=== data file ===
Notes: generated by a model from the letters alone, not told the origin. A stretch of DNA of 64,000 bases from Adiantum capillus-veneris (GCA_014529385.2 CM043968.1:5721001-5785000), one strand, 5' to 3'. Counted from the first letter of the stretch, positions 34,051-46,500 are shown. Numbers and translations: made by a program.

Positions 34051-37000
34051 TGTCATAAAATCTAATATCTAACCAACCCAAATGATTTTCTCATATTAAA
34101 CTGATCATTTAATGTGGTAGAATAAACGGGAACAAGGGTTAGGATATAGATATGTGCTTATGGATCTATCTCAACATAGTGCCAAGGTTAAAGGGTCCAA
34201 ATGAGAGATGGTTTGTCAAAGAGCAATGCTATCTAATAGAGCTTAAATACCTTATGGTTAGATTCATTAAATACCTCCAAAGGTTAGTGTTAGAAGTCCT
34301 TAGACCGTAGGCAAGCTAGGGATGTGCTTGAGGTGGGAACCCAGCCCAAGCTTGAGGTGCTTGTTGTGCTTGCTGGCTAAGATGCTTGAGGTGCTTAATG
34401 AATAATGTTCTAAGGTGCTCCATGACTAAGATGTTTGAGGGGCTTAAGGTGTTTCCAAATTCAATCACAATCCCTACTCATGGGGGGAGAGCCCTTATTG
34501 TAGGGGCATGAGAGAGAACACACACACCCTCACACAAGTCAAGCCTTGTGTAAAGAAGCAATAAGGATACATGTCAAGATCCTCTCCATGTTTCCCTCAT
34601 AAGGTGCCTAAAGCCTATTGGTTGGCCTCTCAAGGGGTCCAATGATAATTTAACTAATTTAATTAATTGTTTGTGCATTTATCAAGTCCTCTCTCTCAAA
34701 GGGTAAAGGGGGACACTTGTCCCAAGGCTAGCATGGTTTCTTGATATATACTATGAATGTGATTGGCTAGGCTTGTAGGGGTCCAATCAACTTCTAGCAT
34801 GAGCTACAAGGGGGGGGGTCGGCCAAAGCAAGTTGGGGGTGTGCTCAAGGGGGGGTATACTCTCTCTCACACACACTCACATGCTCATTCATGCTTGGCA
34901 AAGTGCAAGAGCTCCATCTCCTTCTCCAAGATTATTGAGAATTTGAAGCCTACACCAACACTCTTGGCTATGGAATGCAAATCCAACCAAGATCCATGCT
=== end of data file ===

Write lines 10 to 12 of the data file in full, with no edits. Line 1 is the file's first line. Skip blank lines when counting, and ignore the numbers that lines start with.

34701 GGGTAAAGGGGGACACTTGTCCCAAGGCTAGCATGGTTTCTTGATATATACTATGAATGTGATTGGCTAGGCTTGTAGGGGTCCAATCAACTTCTAGCAT
34801 GAGCTACAAGGGGGGGGGTCGGCCAAAGCAAGTTGGGGGTGTGCTCAAGGGGGGGTATACTCTCTCTCACACACACTCACATGCTCATTCATGCTTGGCA
34901 AAGTGCAAGAGCTCCATCTCCTTCTCCAAGATTATTGAGAATTTGAAGCCTACACCAACACTCTTGGCTATGGAATGCAAATCCAACCAAGATCCATGCT